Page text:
A rare disease, as defined by the U.S. Food and Drug Administration (FDA), is one that affects fewer than 200,000 people. By that count, about 7,000 known rare diseases afflict about 30 million Americans. In recent years, pharmaceutical companies have shifted their focus away from developing "blockbuster" drugs that treat common conditions, such as allergies or cholesterol, and turned instead to developing what is known as "orphan drugs" — those that treat rare diseases and, by definition, will be purchased by much fewer people.

In fact, between 2000 and 2010 on a global basis, orphan disease drugs grew at a compounded annual growth rate (CAGR) of nearly 26 percent compared to a CAGR of only 20 percent for non-orphan drugs, as reported by Thomson Reuters. What turned the tide? The Orphan Drug Act of 1983 (ODA) was passed 30 years ago in order to facilitate the development of therapeutics aimed at rare diseases. In response, the FDA created its own Office of Orphan Products Development, which helps facilitate the law, in part by evaluating scientific data and identifying promising rare disease therapeutics, among other services.

The success of ODA, many believe, is based on the built-in incentives for pharmaceutical companies. These would include an Orphan Grants Program, which is meant to encourage clinical development of drugs, biologics, medical devices, or medical foods to be used by patients with rare conditions. Since its inception, the grants program, which funds those developing an orphan product, has enabled development of more than 45 approved products. 

Another incentive is fast track status, an FDA designation which promises early and frequent communication throughout the drug review process and leads to earlier drug approval than standard status. By definition, orphan drugs are granted fast track status as this process is designed to expedite the review of drugs that fill an "unmet medical need."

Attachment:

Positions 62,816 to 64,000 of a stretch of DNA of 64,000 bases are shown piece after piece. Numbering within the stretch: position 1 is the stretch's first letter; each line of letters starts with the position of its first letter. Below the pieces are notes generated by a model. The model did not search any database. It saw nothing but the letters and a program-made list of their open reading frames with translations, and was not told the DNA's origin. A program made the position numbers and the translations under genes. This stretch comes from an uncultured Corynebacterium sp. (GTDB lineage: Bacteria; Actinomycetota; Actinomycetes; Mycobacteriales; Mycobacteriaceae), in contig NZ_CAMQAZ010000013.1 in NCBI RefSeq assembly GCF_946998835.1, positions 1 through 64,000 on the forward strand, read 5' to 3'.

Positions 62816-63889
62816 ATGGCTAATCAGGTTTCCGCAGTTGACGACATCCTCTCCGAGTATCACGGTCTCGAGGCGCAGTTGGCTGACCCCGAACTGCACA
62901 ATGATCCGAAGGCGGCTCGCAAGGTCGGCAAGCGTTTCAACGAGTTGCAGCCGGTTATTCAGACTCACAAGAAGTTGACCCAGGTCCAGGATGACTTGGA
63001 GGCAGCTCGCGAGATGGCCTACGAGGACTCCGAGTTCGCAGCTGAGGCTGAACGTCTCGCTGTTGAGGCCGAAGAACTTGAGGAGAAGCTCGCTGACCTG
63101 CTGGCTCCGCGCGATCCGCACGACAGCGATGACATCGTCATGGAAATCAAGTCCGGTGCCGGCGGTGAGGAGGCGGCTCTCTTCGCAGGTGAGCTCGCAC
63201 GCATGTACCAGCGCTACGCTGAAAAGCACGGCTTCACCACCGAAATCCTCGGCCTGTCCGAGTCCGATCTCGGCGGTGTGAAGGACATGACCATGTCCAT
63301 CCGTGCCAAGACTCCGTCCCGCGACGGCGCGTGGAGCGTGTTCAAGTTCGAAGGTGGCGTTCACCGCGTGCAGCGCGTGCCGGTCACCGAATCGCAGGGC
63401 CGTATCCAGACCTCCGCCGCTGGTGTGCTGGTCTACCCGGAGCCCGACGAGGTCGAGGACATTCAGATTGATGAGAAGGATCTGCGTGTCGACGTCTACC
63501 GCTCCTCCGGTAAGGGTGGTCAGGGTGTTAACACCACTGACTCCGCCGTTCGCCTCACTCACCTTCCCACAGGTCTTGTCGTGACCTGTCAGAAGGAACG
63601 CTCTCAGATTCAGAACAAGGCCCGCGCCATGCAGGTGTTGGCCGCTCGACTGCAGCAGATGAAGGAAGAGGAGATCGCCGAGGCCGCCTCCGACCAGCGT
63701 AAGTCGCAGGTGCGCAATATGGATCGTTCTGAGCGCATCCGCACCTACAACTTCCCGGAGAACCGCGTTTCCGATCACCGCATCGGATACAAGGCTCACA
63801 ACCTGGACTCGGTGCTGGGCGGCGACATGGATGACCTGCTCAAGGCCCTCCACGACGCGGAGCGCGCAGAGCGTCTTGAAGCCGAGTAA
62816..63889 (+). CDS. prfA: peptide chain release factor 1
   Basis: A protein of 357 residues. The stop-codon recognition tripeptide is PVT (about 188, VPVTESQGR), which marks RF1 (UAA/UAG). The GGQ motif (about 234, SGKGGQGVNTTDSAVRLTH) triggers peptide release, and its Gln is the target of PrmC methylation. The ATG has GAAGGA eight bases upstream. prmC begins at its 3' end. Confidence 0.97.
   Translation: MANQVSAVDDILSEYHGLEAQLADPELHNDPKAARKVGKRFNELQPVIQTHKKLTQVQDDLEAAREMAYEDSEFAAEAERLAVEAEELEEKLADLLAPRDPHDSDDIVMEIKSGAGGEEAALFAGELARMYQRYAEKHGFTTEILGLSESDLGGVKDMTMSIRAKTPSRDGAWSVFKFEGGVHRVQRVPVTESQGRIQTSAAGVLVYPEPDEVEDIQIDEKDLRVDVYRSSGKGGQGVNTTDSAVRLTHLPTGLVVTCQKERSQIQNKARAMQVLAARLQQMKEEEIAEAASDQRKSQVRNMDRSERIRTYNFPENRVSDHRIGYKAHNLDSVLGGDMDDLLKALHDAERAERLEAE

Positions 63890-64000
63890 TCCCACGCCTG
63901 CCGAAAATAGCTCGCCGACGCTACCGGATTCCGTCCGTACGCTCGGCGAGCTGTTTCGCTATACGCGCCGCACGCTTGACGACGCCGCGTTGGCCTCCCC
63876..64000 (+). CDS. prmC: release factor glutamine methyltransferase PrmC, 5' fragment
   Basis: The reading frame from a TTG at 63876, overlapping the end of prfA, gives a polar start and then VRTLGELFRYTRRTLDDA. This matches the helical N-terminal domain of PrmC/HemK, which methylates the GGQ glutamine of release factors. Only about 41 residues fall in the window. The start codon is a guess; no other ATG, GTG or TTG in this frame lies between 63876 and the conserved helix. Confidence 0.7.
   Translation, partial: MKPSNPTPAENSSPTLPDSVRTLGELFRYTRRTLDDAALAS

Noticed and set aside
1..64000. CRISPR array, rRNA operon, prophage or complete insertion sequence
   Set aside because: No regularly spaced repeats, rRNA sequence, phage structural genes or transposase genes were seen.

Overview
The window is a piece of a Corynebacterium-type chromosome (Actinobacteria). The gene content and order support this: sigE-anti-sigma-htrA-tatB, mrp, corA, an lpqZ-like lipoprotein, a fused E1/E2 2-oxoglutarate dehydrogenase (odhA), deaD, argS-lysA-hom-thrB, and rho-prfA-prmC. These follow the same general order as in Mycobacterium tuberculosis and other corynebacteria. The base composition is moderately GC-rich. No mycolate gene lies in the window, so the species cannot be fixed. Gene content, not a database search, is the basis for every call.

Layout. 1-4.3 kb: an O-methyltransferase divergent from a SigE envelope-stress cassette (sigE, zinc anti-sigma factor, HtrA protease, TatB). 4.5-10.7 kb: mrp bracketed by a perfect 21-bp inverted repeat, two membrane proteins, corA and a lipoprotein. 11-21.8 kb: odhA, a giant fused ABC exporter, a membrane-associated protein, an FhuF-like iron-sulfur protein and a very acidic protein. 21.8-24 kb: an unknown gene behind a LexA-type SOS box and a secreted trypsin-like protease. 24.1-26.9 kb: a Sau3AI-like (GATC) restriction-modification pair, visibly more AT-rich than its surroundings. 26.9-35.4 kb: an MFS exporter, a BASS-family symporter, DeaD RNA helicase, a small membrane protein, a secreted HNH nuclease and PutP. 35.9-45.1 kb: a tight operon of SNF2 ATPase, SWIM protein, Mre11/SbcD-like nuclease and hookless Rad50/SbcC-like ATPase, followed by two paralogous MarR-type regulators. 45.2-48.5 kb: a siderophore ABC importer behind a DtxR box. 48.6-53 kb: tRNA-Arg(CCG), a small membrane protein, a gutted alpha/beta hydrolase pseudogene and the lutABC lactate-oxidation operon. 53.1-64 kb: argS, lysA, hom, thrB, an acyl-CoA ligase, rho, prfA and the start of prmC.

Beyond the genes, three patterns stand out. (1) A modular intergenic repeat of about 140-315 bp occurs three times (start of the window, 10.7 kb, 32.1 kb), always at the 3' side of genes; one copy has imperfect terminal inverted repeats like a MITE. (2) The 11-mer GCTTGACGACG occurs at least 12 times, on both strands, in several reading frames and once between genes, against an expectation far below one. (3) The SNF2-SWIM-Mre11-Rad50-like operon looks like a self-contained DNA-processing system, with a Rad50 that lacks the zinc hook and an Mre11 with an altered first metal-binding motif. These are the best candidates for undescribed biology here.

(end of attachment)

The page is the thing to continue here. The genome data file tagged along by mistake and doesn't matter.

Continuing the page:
Possibly most important to Pharma, though, is the ODA’s provision that protects orphan drugs against competition from generics in the U.S. for a full seven years as compared to just five years in the case of non-orphan products. This is key because it addresses the financial survival of a pharmaceutical company.

Consider for a moment how much it costs to develop a new drug. How many scientists must be employed and paid during the research and development process. Consider the expense of a single clinical trial, which by some estimates reach as high as $100 million. Think, too, of how much it costs to manufacture — imagine clean rooms and the most current hygienic manufacturing conditions — small quantities of a drug in order to test it during clinical trials. Consider as well, how many expensive failures often occur before a single success. In fact, fewer than one in 10 drugs that have reached human clinical trials gain approval from the FDA, and that does not include the medicines that never even made it that far.

In recent years, Pharma has suggested that the cost of developing a single drug is about $1.3 billion, while critics who believe pharmaceutical companies exaggerate costs claim it is more like $55 million. Forbes Magazine calculated that the average drug developed by a major pharmaceutical company costs at least $4 billion and possibly as much as $11 billion. No matter who you decide to believe, the cost, even at the lowest estimate, is very high and such an investment needs time on the market so that a company can earn a profit and continue the business of developing new drugs.

In the past 30 years since Congress passed the Orphan Drug Act, the program has enabled the development and marketing of nearly 400 drugs and biologics for rare diseases. By comparison, less than 10 therapeutics for rare diseases came to market in the decade before the passage of ODA (between 1973 and 1983). Granted, that’s comparing three decades to just one. So consider that in 2011 alone, 10 new drugs were approved by the FDA. Clearly, the Orphan Drug Act has, as intended, spurred development of new drugs that benefit many.

Yet, is it only a success for those who suffer rare diseases? The research and development into rare drugs naturally extends to non-orphan drugs. In general, therapeutics have been moving toward personalized medicine, which is based on genetic information. Since many rare diseases have a genetic component or cause, increased knowledge in this area should progress the cause of a more individual approach to therapeutics.

Finally, there is the issue of repurposing drugs. Many times, a pharmaceutical will create a drug for one purpose and then discover it works even better for another. One example would be colesevelam, which was originally developed to reduce high levels of "bad" cholesterol (LDL) but was then found to improve glycemic control in adults with type 2 diabetes. Possibly, then, some of the orphan drugs in development today might one day treat more common ailments. Such an unintended consequence could benefit many more patients than originally hoped for, and might even surpass the dreams of the scientists at work in their labs.